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Why can’t we just say 'I'm Not Okay', Says Deepika Padukone At WEF

At the World Economic Forum, Dr Murli Doraiswamy and Deepika Padukone were in conversation with Barkha Dutt on the subject of mental health issues.

36 per cent of Indians are or will be depressed at some point in their lives. As many as 1,34,000 kill themselves every year yet, the irony is that we see mental health issues and depression as some sort of self-indulgence.

At the World Economic Forum on Thursday (5 October), Dr Murli Doraiswamy and Deepika Padukone were in conversation with Barkha Dutt on the subject of mental health issues.

Deepika has not kept her battle with depression a secret. It is because of her candour around the subject of her own suffering that there has been a mammoth awareness around mental health issues in India.

Through her foundation, Deepika raises awareness on mental health issues by training doctors, educators and students on mental health issues. It is through sensitization that future generations won’t be afraid when faced with the beast.

Deepika shared her story about the feeling in the pit of her stomach that nagged her for quite some time before she sorts help from her mother. It was a pervasive feeling of exhausted, not wanting to face the world, and breaking down for no reason.

In her case, she was fortunate enough that her mother was sensitive to the subject and immediately reached out to Anna Chandy who in conjunction with Dr Sham Bhatt helped Deepika. It is imperative for the caregiver to be sensitized in how to deal with the patient.

According to statistics shared by Dr Murli approximately 150 million people in India have mental disorders, the average age of depression is 30, and women are twice as likely to have it than men. More than half the population of India is under the age of  25, this bracket defined as youth is from the age of 18-25 and has the highest incidence of suicide. It typically takes most people 1-2 years before someone suffering from mental health issues to recognize the symptoms on their own, add to that the shortage of mental health specialists in the country. He also described the two-fold stigma around the subject of talking about mental health being the stigma that we attach ourselves to it and then our friends and family who deem this taboo.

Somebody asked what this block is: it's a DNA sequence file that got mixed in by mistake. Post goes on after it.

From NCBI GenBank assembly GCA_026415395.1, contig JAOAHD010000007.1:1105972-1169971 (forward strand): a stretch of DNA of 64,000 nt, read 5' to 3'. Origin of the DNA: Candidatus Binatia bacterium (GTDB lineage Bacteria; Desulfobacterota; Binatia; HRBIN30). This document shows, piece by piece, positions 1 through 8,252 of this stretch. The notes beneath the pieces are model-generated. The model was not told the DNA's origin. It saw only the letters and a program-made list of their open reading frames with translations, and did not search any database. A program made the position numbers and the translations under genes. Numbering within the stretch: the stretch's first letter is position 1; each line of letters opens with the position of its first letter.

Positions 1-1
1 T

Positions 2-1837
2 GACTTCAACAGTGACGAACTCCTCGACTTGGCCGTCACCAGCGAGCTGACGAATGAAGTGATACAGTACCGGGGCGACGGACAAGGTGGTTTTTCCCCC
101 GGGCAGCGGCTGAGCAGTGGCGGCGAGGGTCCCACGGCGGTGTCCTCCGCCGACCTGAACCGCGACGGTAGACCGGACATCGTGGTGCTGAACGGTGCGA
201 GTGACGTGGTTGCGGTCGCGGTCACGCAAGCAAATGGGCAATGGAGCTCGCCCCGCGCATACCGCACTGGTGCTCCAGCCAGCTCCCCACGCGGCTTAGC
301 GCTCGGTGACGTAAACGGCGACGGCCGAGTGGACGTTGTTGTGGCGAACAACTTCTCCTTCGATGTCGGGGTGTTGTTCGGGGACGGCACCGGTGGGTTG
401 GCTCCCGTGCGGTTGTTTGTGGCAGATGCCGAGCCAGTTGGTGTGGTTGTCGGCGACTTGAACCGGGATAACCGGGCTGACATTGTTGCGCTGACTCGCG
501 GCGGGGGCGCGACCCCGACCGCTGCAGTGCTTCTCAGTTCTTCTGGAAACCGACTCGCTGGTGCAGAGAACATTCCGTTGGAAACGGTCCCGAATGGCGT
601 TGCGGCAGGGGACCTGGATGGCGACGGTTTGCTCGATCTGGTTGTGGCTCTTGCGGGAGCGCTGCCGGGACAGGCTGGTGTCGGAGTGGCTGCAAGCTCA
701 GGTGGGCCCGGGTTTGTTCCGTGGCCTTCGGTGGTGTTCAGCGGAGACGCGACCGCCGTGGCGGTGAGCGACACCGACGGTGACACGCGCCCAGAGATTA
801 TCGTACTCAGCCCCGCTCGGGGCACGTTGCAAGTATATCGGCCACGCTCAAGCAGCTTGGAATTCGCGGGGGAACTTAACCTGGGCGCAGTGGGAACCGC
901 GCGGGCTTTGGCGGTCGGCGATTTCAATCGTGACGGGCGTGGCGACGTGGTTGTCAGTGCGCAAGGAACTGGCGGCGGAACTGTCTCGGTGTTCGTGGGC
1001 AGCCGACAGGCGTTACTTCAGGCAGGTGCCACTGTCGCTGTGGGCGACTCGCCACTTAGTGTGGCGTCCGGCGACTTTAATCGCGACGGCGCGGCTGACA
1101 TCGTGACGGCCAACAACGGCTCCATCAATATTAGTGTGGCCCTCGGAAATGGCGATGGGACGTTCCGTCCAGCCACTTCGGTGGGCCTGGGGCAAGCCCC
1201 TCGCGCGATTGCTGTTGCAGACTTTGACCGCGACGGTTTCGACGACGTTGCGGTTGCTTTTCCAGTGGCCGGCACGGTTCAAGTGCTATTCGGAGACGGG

Education is the core way to remove the stigma, which is one of the main things that Deepika's foundation live laugh love does.

The scientific basis of depression cannot be ignored, which Dr Murli shared can be mimicked by other ailments too like thyroid, vitamin deficiency and should also be ruled out when dealing with this predicament before administering care. He suggested that milder forms of depression can be dealt with therapy, yoga exercise and lifestyle changes as there are major side effects of medication too. Lifestyle changes being the biggest thing that Dipika employed. Not being ashamed to take care of one's self and taking out time to do things one enjoys guiltfree.

Dr Murli alluded to a study where students internet usage was tracked and just by keeping tabs on their internet usage they were able to tell if they were depressed or not. It is in times like these where we are in a relationship with our phone that we are most likely to be depressed.

A desire for the narrative around mental health is the reason Deepika shared her story, hoping that even if she made a difference to even just one life it was worth it.

The workplace scenario where mental health is viewed as a disease unlike physical ailments and a huge need to create space for people to be able to share their mental wellness status as candidly as physically is the need of the hour. Changes in policies at the workplace are in huge need of change.

Schools need to be open to mental health issues and not sweep them under the carpet. In hope of a mentally healthier society.

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